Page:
When did you start writing?
I literally cannot remember a time I did not write. My first “published” book was a second grade class project, where everyone had to write and illustrate a story on pieces of construction paper that got bound with the school’s shiny-new spiral binding machine. I wrote a story about different snack foods coming to life in my kitchen and becoming friends before they got eaten. And I know I was writing before that, making up things in my diary where I inserted myself into my favorite books and TV shows.

Did you always want to become an author?
Somewhere in the back of my mind, yes. I just never thought I would, because I was only ever encouraged to be creative as a hobby–arts and crafts were wonderful things to do, but you can’t make a living from them. Music is great, yes, learn to sing! But don’t think you’ll ever make any money from it. Creative writing? Fantastic! But do you know how hard it is to actually get published?

So I didn’t try, even if I had never actually stopped writing. Then I buckled down and tried, and I did it.

Tell us a bit about your childhood?
Elena the storyteller began life as a compulsive liar, an unreliable narrator of remarkable daring. I wanted to be the center of attention, the best at everything, so I made up stories where I was, and I told my friends, thinking they understood I was only telling stories.

They didn’t. They told their parents, and their parents told mine, and I got lectured about how wrong it was to tell Stacey I was a professional ballerina dancing in Swan Lake at age 5.

I stopped telling the stories, and started writing them down instead, because then people would understand they weren’t real, and that made them okay.

If you’ve had other jobs outside of writing, what were they?
Libraries, greenhouses, tutoring, and a whole slew of service-industry jobs, which have taught me two very important lessons: 1) The customer is not always right, and 2) You’re getting paid to smile at them anyway, so smile.

If that sounds cynical, well, it is–you’d be amazed at the number of people who think service = servant, or worse, idiot. I’m still a person deserving of basic respect, thank you.

Describe yourself in three words.
Determined, caring, and imaginative.

What Sign are you and are you typical of it?
I am a Gemini, and while I don’t put any stock in astrological symbolism, what little I do know seems to fit me–Geminis are often sharp of wit and mercurial, apparently.

What three things do you dislike?
Excessive humidity, cantaloupes, and hypocrisy.

What three things do you like?
Cool breezes, watermelon, and good listeners.

Let Me Tell You a Story #25: The 29 Rules for Proper Comma Usage

When I was in seventh grade, waaay back in the early ’90s, I had an English teacher who is almost single-handedly responsible for everything I know about commas.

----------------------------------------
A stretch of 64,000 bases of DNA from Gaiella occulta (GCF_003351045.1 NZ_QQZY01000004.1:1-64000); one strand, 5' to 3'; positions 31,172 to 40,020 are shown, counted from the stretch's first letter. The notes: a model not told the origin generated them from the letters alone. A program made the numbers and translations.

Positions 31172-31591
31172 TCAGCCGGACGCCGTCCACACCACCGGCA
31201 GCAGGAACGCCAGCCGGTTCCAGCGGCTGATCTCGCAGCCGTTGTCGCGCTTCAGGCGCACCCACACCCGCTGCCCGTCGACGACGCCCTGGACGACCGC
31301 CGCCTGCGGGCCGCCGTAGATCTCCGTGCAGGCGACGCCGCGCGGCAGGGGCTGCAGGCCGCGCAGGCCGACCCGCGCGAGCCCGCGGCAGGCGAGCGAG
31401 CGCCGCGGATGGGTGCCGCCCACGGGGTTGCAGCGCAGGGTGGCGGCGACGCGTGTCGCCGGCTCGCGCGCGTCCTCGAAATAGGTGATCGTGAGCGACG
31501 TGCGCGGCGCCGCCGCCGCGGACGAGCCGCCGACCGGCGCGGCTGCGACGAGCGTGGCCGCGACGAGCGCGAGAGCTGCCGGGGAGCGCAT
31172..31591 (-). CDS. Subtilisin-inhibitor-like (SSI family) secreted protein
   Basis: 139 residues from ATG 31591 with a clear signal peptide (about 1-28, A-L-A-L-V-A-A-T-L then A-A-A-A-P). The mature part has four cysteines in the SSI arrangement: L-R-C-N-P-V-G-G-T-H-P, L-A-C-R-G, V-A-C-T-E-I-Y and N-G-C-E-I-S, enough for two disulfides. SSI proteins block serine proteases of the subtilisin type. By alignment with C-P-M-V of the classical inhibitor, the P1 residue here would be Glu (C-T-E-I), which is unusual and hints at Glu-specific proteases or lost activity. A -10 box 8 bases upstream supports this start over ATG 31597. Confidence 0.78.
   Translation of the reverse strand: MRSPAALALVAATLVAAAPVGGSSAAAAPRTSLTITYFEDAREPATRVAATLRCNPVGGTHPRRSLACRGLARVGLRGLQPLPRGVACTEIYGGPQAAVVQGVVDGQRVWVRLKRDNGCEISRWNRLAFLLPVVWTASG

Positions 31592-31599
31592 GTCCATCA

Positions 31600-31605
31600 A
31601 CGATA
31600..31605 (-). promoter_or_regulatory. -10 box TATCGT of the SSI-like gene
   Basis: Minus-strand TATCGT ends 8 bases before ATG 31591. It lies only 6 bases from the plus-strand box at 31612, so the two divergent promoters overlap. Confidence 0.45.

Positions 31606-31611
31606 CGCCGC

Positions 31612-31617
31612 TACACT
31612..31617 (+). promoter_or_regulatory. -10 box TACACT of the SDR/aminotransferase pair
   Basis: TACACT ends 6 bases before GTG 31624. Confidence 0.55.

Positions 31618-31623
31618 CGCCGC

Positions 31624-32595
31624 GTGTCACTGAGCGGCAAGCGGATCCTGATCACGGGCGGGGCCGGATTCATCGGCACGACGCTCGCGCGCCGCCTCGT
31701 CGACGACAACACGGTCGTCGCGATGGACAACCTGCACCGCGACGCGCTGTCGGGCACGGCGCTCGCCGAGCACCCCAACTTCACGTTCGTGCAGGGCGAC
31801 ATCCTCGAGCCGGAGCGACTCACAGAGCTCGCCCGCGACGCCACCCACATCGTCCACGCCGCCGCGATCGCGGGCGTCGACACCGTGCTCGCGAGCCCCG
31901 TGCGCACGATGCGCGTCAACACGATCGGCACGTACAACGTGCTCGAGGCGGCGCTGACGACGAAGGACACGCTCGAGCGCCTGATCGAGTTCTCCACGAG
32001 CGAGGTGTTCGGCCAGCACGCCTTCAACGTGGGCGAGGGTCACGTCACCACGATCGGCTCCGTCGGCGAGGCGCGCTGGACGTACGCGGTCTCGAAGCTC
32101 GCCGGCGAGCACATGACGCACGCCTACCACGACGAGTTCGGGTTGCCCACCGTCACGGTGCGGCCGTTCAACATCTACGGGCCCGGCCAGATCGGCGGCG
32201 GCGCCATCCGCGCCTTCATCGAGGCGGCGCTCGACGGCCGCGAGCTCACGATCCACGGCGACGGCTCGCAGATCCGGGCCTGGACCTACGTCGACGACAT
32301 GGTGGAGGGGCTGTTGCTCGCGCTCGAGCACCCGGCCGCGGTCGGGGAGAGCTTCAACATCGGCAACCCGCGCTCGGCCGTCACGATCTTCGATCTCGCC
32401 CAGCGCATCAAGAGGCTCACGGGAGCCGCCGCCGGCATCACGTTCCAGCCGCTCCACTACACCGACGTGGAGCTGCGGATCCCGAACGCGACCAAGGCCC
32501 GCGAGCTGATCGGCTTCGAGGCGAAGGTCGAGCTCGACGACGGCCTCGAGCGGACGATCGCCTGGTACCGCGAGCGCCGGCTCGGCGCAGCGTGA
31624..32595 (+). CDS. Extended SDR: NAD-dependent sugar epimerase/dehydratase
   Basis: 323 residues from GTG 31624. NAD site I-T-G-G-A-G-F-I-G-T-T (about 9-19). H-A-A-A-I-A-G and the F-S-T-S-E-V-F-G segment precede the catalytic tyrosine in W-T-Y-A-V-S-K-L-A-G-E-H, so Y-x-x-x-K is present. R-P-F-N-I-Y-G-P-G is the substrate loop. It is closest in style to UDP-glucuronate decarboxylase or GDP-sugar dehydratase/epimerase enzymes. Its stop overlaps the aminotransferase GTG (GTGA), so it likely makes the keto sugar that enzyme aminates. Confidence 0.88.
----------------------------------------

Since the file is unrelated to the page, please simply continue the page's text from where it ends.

Now, I can’t say I hadn’t noticed the rules of proper comma usage before. I read, and I read a lot. But some of the niceties had undoubtedly been escaping me.

I will never forget that class, because it was the first and only time my tests have been blank sheets of paper.

The teacher was already elderly, nearing retirement, when I had him twenty-odd years ago, so his teaching methods seem antiquated now–even by the time I reached my senior year of high school, teachers were moving away from strict memorization to applied learning.

For the most part, I think that’s great. But I am forever thankful I learned punctuation “the hard way.”

We had spent the week going over the rules for commas in our grammar books. (I’ve tried and tried to remember what textbook it was, and I thought it might be The Blue Book of Grammar and Punctuation–the teacher called them “your blue books,” and I remember the awful baby-blue cover with ’70s-esque font in darker blue. But quick research turned up that TBBoGaP isn’t old enough to have been my textbook. I’ll probably never know what it truly was.)

On Friday, we sat at our desks, bare except for a single pencil, and waited for the blank sheets of paper to be passed out.

Then we wrote down every rule we’d learned for comma usage, word for word.

I don’t remember exactly how many there were–my mind jumps to 29, but that could be because I’ve been telling this story to my friends over the years, and hyperbole has crept in. It was probably closer to 20 than 30.

Any student who didn’t get them perfect had to take the test again the following Monday, while the rest of the class read the next short story we’d been assigned in our other textbook.

Most of the year went like that–a week of intense focus on a single grammatical concept or the rules of a particular type of punctuation, then a week of reading. (Oh, and we had to do a 500-word “persuasive” essay every week. I laugh to think how hard 500 words was, back then. I’m pretty sure one of mine was “People Should Grow Roses.”)

Fast forward to now. Could I write out all 29 (or however many) rules again, word for word, like I did in seventh grade? I’m sure I couldn’t.

But every time I read a book that never sets off forms of direct address in dialogue with commas (“What are you doing Ted?”) I cringe, and remember how I know doing needs a comma after it, and think of those blank sheets of paper.

Reply Like No One’s Watching (Writer Q&A)


One of my favorite writer-blogger friends, Eve Messenger, hit me with this one. I’m a sucker for talking about myself, books, and writing, so of course I’m all over this. Thanks, Eve!